The Good Oil: It's a Ram truck, baby
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You could call Ram trucks a lot of things, but “adorable” isn’t usually one of them.
Except for this, the Ram 700. It’s a pint-sized “half-tonne” ute for South America and Mexico. It’s really just a Fiat Strada by another name, but that’s okay: there’s plenty of sharing-around between the Fiat Chrysler Automobiles (FCA) brands under the Ram umbrella, including the Fiat Ducato van sold in the US as the Ram Promaster.
Like all good utes, the Ram 700 comes in both single and double-cab body styles. The base model gets a modest 1.4l engine, while the top-specification steps up to a 1.3l turbo with 73kW; both are front-drive. Tow rating is just 400kg.
So it’s little, but it does have a big attitude – at least judging by the model names, which include Big Horn and Laramie (just like the Ram 1500 and 2500).
Rebadging an existing product to create a type of teeny tiny (to Americans at least) truck for Ram is just another day at the office for FCA.
In 1979 Chrysler (as the company was then) picked up the Mitsubishi L200 (or Triton as we now know it) and sold it as the Dodge D-50.
In 1981 it became the Ram 50, while the 4WD versions were rather excellently dubbed Power Ram 50.
Trim levels included Custom, Royal, Sport… and Big Horn.
Future of Rolls according to kids
Children are the future. So here’s the future of the Rolls-Royce brand, as imagined by a bunch of kids aged 6-16.
Rolls-Royce Motor Cars has announced the global winners of its Young Designer Competition, which invited children to create a dream Rolls-Royce of the future.
The four category winners plus three highly commended entrants have had their original artwork transformed into digital renders by the R-R design team, using the same processes they would for a real project.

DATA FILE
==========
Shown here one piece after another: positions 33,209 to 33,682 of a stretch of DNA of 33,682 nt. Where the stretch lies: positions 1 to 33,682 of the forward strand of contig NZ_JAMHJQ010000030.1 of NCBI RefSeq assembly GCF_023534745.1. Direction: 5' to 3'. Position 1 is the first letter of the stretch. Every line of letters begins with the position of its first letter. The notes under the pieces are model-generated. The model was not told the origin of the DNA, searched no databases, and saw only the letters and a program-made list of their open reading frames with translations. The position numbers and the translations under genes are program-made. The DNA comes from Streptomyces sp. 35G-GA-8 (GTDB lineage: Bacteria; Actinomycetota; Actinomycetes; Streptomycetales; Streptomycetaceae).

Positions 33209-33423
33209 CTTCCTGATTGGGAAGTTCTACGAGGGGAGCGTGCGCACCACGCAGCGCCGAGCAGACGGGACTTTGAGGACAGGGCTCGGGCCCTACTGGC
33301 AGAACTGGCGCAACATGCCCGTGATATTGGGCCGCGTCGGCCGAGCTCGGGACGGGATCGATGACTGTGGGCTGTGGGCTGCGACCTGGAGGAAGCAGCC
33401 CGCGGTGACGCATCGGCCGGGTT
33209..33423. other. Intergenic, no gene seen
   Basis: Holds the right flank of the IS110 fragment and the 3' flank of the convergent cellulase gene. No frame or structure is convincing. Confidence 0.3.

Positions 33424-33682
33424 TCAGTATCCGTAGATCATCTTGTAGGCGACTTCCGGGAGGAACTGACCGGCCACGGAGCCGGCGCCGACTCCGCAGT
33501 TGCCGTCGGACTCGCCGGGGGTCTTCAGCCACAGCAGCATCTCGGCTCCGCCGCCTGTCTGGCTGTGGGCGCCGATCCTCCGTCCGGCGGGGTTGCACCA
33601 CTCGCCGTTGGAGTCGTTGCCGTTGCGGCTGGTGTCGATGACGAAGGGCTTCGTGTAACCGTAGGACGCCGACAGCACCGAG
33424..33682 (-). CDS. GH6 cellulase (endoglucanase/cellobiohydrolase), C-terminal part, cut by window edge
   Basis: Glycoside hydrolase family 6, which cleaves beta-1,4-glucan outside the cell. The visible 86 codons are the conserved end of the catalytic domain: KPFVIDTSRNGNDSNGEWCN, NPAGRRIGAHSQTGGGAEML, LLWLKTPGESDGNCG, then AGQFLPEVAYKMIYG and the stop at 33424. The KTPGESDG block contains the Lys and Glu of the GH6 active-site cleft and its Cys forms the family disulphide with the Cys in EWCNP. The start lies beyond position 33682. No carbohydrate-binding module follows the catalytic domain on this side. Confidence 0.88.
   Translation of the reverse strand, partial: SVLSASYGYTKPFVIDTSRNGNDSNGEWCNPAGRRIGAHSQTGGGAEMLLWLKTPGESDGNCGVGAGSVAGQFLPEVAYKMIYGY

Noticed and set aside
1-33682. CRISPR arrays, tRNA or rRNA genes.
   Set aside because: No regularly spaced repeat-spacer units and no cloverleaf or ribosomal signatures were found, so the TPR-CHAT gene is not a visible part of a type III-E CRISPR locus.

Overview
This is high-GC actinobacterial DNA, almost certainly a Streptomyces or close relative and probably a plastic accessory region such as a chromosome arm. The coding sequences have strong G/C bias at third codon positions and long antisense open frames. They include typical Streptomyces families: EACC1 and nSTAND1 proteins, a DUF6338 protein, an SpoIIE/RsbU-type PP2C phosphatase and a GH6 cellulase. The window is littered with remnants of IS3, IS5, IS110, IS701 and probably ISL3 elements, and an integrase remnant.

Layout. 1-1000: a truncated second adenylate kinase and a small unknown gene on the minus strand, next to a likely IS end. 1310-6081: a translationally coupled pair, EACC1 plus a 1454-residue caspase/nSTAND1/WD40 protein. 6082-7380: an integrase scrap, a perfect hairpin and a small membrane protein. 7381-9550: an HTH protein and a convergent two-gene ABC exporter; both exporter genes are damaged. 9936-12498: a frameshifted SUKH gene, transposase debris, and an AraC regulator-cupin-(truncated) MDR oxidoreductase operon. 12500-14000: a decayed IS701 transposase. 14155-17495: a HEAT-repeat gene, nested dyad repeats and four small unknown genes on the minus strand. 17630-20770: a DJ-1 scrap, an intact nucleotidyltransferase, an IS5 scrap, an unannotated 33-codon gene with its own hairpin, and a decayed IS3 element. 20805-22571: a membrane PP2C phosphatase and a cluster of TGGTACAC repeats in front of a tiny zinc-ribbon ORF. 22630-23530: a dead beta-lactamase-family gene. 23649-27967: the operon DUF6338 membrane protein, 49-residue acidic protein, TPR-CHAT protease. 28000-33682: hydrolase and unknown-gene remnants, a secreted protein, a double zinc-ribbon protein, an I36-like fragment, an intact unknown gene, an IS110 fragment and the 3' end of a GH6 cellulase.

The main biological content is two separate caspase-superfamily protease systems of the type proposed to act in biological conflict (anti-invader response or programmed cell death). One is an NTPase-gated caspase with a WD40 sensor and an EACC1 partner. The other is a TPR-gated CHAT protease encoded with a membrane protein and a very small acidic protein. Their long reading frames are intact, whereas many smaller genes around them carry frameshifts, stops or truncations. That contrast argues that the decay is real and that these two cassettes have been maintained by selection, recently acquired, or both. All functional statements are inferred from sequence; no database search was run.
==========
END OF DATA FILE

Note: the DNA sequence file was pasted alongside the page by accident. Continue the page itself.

The competition was intended to provide a “creative outlet for children aged 16 and under, confined by Covid-19 restrictions,” says RR.
The winners represented Technology, Environment, Fantasy and Fun, although the categories were inspired by the entries rather than the other way around.
Popular design themes included unicorns, turtles, space travel, pyramids, bumble bees – and Pablo Picasso. Flying and travelling underwater was also popular. Clever devices and novel technologies were created to save labour, entertain and help the environment.
The “House of Esperanto” pictured here was created by Alisa, age 6, from Russia. Performance is organic to say the least: the vehicle can communicate with every living creature and combines living quarters with mobility.
The groundbreaking technology behind the vehicle was brought to humanity by a mysterious bird that has been living in outer space for a million years. So now we know.